Elsewhere, Kant is more specific about what it is in Hume’s work that influenced him so: “no event has occurred that could have been more decisive for the fate of this science than the attack made upon it by David Hume… Hume proceeded primarily from a single but important concept of metaphysics, namely, that of the connection of cause and effect”.
It is important to be clear from the outset that Kant does not appear to accept Hume’s account of causation. In fact, Hume influences Kant by laying down a philosophical challenge: that of removing “the Humean doubt from the ground up.”
A Solution to the Humean Problem
Kant set his sights on a way of resolving the Humean problem which would preserve what he believed to be “pure concepts of the understanding” and the validity of the general laws of nature. To do so, he believed that these concepts should be taken to apply only to our experience, and he sought to investigate the ways in which these concepts ground the possibility of experience. Kant’s trick was the following: these concepts are not – as Hume believed – derived from experience, but “experience is derived from them, a completely reversed kind of connection which never occurred to Hume.”
He takes Hume’s claim that appearances cannot themselves provide a ground for any necessity for the succession of appearances seriously. “Appearances certainly provide cases from which a rule is possible in accordance with which something usually happens, but never that the succession is necessary; therefore, a dignity pertains to the synthesis of cause and effect that cannot be empirically expressed at all, namely, that the effect does not merely follow upon the cause but is posited through it and follows from it.”
Immanuel Kant’s Synthetic A Priori
Kant is about removing contingency and partiality from the judgments of experience – truths of experience do not just have the warrant of experience, but something a priori.
“I understand very well how a consequent may be posited through a ground in accordance with the rule of identity, because it is found to be contained in [the ground] by the analysis of concepts. … I call the first kind of ground a logical ground, because its relation to the consequent can be logically comprehended in accordance with the rule of identity…I pose my question in this simple form: how can I understand the circumstance that, because something is, something else is to be?”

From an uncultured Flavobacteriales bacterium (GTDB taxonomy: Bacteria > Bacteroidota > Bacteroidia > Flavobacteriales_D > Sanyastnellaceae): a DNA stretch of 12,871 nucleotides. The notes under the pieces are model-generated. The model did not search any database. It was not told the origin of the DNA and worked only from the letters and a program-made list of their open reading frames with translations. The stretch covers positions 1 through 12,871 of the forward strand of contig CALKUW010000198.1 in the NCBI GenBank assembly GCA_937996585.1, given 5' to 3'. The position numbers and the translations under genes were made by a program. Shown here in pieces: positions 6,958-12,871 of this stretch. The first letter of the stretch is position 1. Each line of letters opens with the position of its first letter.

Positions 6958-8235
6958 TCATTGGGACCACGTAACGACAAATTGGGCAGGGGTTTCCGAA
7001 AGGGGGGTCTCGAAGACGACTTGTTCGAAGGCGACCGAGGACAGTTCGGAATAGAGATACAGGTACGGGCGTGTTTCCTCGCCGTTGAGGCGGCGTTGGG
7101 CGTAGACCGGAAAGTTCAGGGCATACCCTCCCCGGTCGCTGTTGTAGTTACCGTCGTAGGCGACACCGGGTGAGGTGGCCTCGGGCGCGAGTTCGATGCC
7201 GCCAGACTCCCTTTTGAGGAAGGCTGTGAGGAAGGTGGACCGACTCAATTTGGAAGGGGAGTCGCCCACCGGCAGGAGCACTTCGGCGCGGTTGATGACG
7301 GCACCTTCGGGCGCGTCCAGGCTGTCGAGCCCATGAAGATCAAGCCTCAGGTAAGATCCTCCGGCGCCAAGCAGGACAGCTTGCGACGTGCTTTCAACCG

Hume’s challenge to reason is, in effect, the challenge of how to give an account of necessary causal connection. The Kantian solution to this problem is the construction of the synthetic a priori, a concept that is neither that which we know by reason, nor by the analysis of what is contained within predicates. The synthetic a priori is the basis on which we are able to come to know something new from the analysis of pure experience, and the only way we can reach truths about the world that are necessary but not based on logical considerations.
The Necessity of Causation: Immanuel Kant’s Resolution
Kant’s view of causation was simply that “the succession is necessary; … the effect does not merely follow upon the cause but is posited through it and follows from it…the very concept of cause so obviously contains the concept of a necessity of the connection with an effect and a strict universality of the rule, that the concept [of cause] would be entirely lost if one pretended to derive it, as Hume did, from a frequent association of that which happens with that which precedes, and [from] a thereby arising custom (thus a merely subjective necessity) of connecting representations”.
Contemporary scholars Graciela De Pierris and Michael Friedman explain what Kant was responding to in the following way: “Hume maintains that the idea of the effect is never contained in the idea of the cause (in Kant’s terminology, the relation is not analytic), and thus, according to Hume, it is never knowable a priori. We therefore need experience in the Humean sense in order to make any causal claims”. Kant, in contrast, attempts to accept and incorporate the skeptical element of Humean thought without any negative implications for our ability to make sense of the world, meaning – for Kant – to ascribe objectivity to our concept of it.